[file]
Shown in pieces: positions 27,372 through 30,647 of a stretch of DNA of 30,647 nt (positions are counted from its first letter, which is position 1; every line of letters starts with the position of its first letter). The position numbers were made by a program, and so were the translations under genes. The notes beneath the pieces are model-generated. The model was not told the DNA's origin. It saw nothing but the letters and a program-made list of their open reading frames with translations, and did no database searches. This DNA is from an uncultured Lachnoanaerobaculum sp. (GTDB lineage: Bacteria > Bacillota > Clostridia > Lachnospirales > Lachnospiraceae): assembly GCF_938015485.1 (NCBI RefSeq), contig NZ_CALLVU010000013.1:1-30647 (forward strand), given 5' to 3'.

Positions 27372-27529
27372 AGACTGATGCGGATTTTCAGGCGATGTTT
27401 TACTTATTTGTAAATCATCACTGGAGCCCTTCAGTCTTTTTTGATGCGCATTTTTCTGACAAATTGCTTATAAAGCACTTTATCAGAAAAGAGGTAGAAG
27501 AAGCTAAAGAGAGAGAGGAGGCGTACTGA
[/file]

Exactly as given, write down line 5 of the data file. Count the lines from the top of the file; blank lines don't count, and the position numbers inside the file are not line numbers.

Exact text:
27501 AAGCTAAAGAGAGAGAGGAGGCGTACTGA